Monday, July 25, 2016

Who We Thought They Were

The post convention bump has pushed Donald Trump into the lead in the presidential race. While it's worth taking that news with a grain of salt -- polls bounce around tremendously around convention time, before settling back into place -- it is also a fair moment to think a bit about what a Trump victory would tell us about America.

The Republican primary caused several GOP loyalists to admit that Trump's victory essentially "proves that every bad thing Democrats have ever said about GOP is basically true." Democrats had long alleged that the core of the Republican Party's base was built on simmering white resentment, bigotry, xenophobia, intolerance, and a thirst to get at a diverse range of "thems" who didn't count as real Americans (gays, religious minorities, people of color, women ... the list goes on). Republican elites had viewed this charge as basically a political smear, right up until the monster that they had created through baiting the Tea Party and playing birther-curious broke free of their constraints and ran away the nomination.

But a primary is just a primary. What happens if Trump wins the whole thing? Well, in that case it may well "prove every bad thing leftists have ever said about America is basically true." The left narrative about America, after all, is precisely that the organizing feature of American politics is racism and white supremacy, and that we're deluding ourselves if we think that it did anything but go into a minor hibernation for the last fifty years or so. What does it say about our national trajectory if we can easily turn back George Wallace in 1968 but can't keep Donald Trump out of office in 2016? What retort would we have to the simple statement that racism and xenophobia, as electoral rallying cries, really are what gets folks to "stomp the floor"?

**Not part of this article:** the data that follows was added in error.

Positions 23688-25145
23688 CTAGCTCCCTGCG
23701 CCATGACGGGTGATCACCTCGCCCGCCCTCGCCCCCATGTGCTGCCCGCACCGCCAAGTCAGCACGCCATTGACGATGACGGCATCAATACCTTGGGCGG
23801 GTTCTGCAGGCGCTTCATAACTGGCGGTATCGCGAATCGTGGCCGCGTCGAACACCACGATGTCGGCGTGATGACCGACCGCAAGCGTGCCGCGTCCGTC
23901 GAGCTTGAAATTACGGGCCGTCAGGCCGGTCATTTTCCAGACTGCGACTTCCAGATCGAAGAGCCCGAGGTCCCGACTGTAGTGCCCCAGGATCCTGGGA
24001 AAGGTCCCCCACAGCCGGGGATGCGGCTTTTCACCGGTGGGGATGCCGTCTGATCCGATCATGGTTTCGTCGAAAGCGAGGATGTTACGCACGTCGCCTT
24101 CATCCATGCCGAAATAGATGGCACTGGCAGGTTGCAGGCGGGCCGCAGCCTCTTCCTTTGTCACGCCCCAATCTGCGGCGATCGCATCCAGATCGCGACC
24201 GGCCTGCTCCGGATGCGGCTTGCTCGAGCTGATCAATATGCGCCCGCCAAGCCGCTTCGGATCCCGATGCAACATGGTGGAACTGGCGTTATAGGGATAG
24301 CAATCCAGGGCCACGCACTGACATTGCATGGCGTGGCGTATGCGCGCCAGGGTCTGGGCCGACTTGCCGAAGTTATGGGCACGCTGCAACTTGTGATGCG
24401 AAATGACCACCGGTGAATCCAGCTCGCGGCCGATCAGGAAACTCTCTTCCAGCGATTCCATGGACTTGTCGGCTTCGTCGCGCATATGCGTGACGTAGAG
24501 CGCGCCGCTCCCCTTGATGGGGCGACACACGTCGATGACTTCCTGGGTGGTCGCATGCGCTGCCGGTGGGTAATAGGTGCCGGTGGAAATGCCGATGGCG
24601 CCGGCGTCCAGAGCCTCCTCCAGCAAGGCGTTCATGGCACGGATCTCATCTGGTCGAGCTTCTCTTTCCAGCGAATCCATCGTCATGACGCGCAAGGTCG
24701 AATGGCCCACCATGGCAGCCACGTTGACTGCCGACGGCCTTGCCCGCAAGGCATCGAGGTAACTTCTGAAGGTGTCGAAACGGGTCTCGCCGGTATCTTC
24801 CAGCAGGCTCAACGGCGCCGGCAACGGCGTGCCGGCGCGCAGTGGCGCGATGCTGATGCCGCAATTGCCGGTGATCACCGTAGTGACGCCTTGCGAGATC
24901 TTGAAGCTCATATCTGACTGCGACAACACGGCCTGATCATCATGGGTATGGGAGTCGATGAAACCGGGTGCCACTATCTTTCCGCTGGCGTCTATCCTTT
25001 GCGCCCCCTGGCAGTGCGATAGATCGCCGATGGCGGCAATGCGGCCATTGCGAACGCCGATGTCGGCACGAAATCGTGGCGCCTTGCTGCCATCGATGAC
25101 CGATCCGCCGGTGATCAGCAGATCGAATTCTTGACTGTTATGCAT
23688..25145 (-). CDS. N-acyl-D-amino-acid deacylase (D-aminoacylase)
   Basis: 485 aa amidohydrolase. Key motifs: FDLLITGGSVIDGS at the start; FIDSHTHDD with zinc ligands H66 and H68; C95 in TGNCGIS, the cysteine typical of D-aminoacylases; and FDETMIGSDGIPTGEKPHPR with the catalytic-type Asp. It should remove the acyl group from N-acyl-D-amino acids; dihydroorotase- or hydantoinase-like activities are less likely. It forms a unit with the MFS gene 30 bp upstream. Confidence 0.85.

Yet we wouldn't only be learning something about the right, or even America as a whole. If Trump -- a historically bad candidate, with historically low approvals, open in his bigotry and contempt for large swaths of the American public -- wins the election, it would also "prove every bad thing centrists have ever said about the left is basically true." What's been the core of the center's charge? That the left isn't politically serious, that it prefers its own sanctimony to the much scarier work of getting things done, that it is more seduced by the thought of rebellion than the staid and square work of slowly mining in the hard rock. If the left -- too besot with its own "purity" or inchoate resentment against "the establishment" -- can't coalesce to beat back this candidate, it would verify once again its complete and utter impotence as a meaningful force for improving the nation or the world. We have, after all, gone through this dance time and again: Walking away from universal health care in the Nixon administration because it wasn't single-payer and then waiting 40 years to claw our way back to the same basic deal; letting the Freedom of Choice Act fall to interleft squabbling in the 1990s and never getting it near passage since; watching the Occupy movement put economic justice on the political agenda for the first time in a generation and then seeing it promptly collapses in on itself because of an ingrained aversion to sullying itself with actual making a political demand (and let's not even get started on Ralph Nader in 2000). And now we're set to go through it all again.

Finally, we can also draw one lesson if Clinton wins. It would "prove" (not that we'd need proof) "every good thing that the center and left has said about minority groups in America". For it is almost assured that, win or lose, Trump will gain a majority of the white vote. And at that point, it might be worth dusting off William J. Wilson's 1860 essay What Shall We Do With the White People?, asking "are they fit for self-government?" If democracy "is the theory that the people know what they want and deserve to get it good and hard," straight white Christian men want Trump; with all the implications that entails for their commitment to (what we've told ourselves are) the basic tenets of the American creed. If Clinton wins, it will be due to passion and commitment of non-white voters going to bat for her in the general election. Given the stakes of this election, it'd be no exaggeration to say that it will have been the American Others -- African-Americans, Latinos, Asians, Arabs, Jews, Muslims, and more -- who will have ultimately saved the American experiment.

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